Page:Sun Tzu on The art of war.djvu/95

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  1. 亂生於治怯生於勇弱生於彊
  2. 治亂數也勇怯埶也彊弱形也

17. Simulated disorder postulates perfect discipline, simulated fear postulates courage; simulated weakness postulates strength.

In order to make the translation intelligible, it is necessary to tone down the sharply paradoxical form of the original. Ts‘ao Kung throws out a hint of the meaniug in his brief note: 皆毀形匿情也 “These things all serve to destroy formation and conceal one’s condition.” But Tu Mu is the first to put it quite plainly: “If you wish to feign confusion in order to lure the enemy on, you must first have perfect discipline; if you wish to display timidity in order to entrap the enemy, you must have extreme courage; if you wish to parade your weakness in order to make the enemy over-confident, you must have exceeding strength.”

18. Hiding order beneath the cloak of disorder is simply a question of subdivision;

See supra, § 1.

concealing courage under a show of timidity presupposes a fund of latent energy;

It is passing strange that the commentators should understand here as “circumstances” — a totally different sense from that which it has previously borne in the chapter. Thus Tu Mu says: 見有利之勢而不動敵人以我爲實怯也 “seeing that we are favourably circumstanced and yet make no move, the enemy will believe that we are really afraid.”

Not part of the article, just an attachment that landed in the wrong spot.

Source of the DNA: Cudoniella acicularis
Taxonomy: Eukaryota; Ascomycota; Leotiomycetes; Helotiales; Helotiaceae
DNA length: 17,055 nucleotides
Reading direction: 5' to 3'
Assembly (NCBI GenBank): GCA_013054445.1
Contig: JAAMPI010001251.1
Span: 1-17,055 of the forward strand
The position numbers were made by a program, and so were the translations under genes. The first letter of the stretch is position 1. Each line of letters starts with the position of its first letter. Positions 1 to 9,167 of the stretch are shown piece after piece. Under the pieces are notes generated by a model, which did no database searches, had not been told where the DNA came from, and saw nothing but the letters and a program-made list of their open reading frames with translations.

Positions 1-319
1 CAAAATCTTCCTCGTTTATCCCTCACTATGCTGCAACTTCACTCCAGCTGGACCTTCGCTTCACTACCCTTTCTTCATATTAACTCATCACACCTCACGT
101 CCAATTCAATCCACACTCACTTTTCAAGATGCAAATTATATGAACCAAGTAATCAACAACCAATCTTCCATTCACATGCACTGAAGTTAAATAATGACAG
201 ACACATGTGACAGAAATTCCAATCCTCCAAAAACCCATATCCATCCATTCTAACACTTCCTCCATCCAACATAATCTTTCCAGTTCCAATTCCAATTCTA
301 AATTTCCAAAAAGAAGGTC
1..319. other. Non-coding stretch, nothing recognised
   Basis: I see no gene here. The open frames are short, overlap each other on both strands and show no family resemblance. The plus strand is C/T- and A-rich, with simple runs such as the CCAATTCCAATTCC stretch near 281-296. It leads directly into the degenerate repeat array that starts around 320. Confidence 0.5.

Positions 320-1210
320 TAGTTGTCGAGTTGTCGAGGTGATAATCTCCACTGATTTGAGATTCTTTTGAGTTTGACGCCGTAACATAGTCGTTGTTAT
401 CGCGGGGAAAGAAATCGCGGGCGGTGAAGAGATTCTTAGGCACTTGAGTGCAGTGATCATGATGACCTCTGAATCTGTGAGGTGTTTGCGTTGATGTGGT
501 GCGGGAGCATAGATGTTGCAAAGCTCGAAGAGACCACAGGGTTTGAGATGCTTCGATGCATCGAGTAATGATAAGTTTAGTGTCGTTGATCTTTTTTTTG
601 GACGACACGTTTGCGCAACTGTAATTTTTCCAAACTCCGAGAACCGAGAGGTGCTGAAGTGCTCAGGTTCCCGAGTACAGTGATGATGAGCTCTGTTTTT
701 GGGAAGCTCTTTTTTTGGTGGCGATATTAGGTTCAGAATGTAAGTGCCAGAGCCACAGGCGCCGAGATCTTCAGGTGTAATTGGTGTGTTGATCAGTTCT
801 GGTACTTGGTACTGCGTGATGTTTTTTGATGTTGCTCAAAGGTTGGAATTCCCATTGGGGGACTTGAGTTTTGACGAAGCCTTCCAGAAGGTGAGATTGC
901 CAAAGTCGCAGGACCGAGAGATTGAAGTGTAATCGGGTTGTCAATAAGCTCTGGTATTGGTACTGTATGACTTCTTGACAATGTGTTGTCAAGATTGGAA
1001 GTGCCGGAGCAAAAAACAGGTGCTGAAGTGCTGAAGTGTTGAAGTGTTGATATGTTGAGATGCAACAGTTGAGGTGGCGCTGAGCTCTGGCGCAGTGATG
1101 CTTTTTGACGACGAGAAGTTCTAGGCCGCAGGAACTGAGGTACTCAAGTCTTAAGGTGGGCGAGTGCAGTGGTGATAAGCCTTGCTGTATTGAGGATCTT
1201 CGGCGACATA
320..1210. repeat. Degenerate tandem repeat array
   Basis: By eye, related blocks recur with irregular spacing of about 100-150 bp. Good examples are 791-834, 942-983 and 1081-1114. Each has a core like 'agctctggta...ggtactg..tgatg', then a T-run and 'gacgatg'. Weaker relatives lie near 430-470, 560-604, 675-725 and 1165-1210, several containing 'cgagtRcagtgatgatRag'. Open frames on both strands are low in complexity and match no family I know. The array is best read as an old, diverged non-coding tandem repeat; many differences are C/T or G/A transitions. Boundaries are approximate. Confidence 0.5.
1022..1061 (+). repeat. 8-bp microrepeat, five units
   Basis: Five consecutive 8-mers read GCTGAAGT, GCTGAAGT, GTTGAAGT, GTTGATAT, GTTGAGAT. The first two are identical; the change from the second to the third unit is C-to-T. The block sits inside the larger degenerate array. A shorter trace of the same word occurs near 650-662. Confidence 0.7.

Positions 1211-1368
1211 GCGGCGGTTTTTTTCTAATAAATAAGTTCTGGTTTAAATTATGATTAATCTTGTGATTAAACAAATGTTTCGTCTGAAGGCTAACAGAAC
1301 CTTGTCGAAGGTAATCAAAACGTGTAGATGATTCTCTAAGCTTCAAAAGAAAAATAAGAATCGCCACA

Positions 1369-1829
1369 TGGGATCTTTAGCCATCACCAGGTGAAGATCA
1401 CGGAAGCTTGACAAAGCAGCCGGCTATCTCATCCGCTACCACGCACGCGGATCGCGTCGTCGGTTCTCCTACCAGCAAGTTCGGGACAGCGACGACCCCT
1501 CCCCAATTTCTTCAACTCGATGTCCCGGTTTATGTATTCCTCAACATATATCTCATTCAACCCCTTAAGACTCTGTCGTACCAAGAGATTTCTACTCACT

masking strength with weakness is to be effected by tactical dispositions.

Chang Yü relates the following anecdote of Kao Tsu, the first Han Emperor: “Wishing to crush the Hsiung-nu, he sent out spies to report on their condition. But the Hsiung-nu, forewarned, carefully concealed all their able-bodied men and well-fed horses, and only allowed infirm soldiers and emaciated cattle to be seen. The result was that the spies and all recommended the Emperor to deliver his attack. 婁敬 Lou Ching alone opposed them, saying “When two countries go to war, they are naturally inclined to make an ostentatious display of their strength. Yet our spies have seen nothing but old age and infirmity. This is surely some ruse on the part of the enemy, and it would be unwise for us to attack.” The Emperor, however, disregarding this advice, fell into the trap and found himself surrounded at 白登 Po-têng.”